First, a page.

Over the last ten years, there have been many study’s about the connection between the brain and the gut, or digestive tract. One of the studies is called, The Human Microbiome Project (HMP), a US National Institutes of Health (NIH) initiative with the goal of identifying and characterizing the microorganisms which are found in association with both healthy and diseased humans (the human microbiome). It is important to understand the term microbiome, which is defined as the collection of microbes or microorganisms that inhabit an environment, creating a sort of “mini-ecosystem”. Our human microbiome is made up of communities of symbiotic, commensal and pathogenic bacteria (along with fungi and viruses) all of which call our bodies home.
There are a number of research projects currently being funded in order to study the impact of the gut-micrbiome on the brain specifically. These question conditions like depression, anxiety, autism, cognitive function, memory and other neurological disorders. The research is confirming that the health of our digestive system does in fact impact the brain and it’s inner-workings.
‘Broadly defined, the gut-brain axis includes the central nervous system, neuroendocrine and neuroimmune systems including the hypothalamic–pituitary–adrenal axis (HPA axis), sympathetic and parasympathetic arms of the autonomic nervous system including the enteric nervous system and the vagus nerve, and the gut microbiota.’
Why is this important for my health?
The health of our microbiome has an enormous impact on our bodies overall health.
1 - Inflammation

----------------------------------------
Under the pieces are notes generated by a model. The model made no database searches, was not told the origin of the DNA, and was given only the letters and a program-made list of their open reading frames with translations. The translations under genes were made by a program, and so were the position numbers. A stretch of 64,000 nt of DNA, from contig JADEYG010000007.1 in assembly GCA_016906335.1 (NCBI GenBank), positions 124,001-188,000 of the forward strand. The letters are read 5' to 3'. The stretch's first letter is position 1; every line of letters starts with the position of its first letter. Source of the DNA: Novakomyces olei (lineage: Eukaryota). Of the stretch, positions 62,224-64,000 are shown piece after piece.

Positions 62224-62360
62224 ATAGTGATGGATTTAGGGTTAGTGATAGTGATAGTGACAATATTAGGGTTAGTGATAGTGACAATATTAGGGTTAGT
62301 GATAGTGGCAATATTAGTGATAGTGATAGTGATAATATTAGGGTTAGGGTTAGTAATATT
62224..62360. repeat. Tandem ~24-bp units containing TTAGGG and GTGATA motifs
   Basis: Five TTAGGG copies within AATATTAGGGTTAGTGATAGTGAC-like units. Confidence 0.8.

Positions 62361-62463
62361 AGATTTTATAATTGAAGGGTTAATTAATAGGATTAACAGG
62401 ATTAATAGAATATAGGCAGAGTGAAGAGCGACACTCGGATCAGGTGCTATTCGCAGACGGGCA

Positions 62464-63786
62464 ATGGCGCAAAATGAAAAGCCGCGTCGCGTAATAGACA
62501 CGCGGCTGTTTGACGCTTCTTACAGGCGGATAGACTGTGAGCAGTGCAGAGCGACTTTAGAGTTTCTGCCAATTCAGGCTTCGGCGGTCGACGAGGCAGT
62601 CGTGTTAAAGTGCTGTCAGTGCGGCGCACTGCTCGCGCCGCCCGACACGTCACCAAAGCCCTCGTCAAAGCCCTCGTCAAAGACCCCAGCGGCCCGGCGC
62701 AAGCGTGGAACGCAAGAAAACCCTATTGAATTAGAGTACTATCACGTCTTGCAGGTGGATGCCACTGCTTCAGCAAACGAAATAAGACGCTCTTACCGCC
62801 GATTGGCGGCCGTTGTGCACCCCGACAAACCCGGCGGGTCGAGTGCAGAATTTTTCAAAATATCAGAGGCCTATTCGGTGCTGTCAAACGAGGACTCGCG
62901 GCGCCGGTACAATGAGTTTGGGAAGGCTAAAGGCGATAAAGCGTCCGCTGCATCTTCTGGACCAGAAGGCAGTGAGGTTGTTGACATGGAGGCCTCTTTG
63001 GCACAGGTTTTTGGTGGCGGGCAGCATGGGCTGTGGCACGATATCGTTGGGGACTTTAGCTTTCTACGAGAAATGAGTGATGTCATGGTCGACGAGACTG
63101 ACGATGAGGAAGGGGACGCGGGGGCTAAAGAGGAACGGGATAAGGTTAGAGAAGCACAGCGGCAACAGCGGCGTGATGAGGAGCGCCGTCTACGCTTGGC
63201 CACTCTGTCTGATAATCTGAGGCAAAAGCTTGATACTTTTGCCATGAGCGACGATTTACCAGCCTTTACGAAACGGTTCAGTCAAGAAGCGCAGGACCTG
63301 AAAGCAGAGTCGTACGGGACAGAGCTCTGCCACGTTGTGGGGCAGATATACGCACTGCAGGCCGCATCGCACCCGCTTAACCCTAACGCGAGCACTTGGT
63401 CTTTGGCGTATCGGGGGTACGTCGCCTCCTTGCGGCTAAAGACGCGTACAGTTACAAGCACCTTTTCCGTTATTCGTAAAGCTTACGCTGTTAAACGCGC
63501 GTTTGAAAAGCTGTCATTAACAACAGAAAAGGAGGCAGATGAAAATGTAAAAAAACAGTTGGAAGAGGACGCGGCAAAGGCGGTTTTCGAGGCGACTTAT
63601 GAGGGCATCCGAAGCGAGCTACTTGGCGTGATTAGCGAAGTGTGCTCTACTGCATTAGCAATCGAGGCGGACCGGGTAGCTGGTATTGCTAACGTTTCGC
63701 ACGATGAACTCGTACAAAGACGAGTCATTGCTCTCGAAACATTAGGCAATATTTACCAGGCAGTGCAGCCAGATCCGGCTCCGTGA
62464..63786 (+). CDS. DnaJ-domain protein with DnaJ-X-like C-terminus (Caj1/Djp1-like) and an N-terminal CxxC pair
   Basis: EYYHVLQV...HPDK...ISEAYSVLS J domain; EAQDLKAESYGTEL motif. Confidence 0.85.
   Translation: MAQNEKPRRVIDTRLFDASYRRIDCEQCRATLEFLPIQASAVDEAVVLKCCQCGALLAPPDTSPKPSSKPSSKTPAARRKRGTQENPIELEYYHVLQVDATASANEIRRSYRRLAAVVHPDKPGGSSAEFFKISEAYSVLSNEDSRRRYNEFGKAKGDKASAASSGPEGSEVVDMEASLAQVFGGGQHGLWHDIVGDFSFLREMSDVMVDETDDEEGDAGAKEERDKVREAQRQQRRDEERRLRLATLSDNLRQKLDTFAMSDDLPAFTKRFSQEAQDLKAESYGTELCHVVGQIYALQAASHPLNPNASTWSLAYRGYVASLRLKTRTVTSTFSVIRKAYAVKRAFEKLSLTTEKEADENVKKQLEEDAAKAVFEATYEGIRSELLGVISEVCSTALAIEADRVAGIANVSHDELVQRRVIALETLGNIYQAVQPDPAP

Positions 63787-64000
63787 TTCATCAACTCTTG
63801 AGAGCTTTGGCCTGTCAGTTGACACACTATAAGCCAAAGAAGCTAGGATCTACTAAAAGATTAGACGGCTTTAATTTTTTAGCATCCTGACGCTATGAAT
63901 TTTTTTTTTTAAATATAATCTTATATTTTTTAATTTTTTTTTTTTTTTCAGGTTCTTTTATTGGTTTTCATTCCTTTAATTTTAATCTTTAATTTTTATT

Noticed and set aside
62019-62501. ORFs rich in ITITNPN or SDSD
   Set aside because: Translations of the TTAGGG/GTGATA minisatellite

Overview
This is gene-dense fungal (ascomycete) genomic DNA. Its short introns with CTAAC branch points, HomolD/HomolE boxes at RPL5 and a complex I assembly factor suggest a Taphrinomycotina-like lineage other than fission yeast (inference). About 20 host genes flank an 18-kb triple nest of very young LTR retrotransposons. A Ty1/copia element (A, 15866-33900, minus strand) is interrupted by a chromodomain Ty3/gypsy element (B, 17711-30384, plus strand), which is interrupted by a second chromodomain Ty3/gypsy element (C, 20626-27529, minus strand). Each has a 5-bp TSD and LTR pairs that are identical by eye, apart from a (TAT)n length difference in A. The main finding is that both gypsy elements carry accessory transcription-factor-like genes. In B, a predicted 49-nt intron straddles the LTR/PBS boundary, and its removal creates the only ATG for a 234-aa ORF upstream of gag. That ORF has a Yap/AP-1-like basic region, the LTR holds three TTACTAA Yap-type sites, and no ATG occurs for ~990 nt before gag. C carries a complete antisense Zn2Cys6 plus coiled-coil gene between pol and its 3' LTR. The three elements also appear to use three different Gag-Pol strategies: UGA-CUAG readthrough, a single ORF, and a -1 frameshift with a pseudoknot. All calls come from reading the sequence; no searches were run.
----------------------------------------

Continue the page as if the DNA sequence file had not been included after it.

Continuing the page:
2 - Hormones
3 - Immune function
This is an over-arching issue for most people experiencing various health issues ranging from musculoskeletal conditions; tendonitis, arthritis, and other pain syndromes. It affects gastrointestinal problems from constipation to irritable bowel disease (IBD), crohn’s disease and many others. It affects metabolic syndrome including diabetes, insulin resistance, high blood pressure and high cholesterol. It is even as far reaching as neurological disease like alzheimer’s and Parkinson’s.
Inflammation begins from many sources including diet (sugars, refined carbohydrates, not enough fresh vegetables/fruits), chemicals (pesticides, environmental toxins, hormone-modulating plastics, cosmetic additives, etc.), pathogens (bacteria, yeast and fungus), and lastly, stress which releases a hormone called cortisol therefore triggering the sympathetic nervous system (fight-or-flight).
Because the gut-microbiome is a major player in regulating your hormones, especially your estrogen, if there is an imbalance in the friendly bacteria, it can lead to PMS, infertility, cramping, low libido and other gynecological issues. An unbalanced ecosystem caused by stress, poor diet, and chemical exposure will increase the amount of ‘bad’ bacteria in the system and lead to toxic build up of hormones - meaning, they do not get recirculated through the system like they should.
Though there is still allot to be learned about the role of the gut and immune function, what we do know is that beneficial bacteria helps our bodies to tolerate and fight off harmful pathogens that might otherwise make us sick.
How do we heal?
Diet - eating a variety of organic fresh vegetables and fruit, hormone free meats, good quality fats and avoiding processed sugar, refined carbohydrates and hormone full dairy.
Reduce stress - take a bath, take a walk, get a hug, give a hug, breathe deeply in to your belly 4 or 5 times in a row, stretch, listen to music, read, call a friend, laugh, drink tea (chamomile, holy basil, passionflower or lemon balm), dance, take a nap, pet your furry friend, get a massage, get acupuncture.
Proper vitamin regiment - enhancing your health and nourishing your body on a micronutrient level can greatly improve how you feel in a shorter period of time.
Though it takes some education and effort, the rewards of improving your diet, mitigating stress, and generally finding balance in your life are abundant.
We here at Rutland Integrative Health are here to help you meet your health goals. Visit us on Facebook or sign up for our blog today at rutlandintegrativehealth.com.
Here's to your health!
Dalite Sancic, L.Ac., MS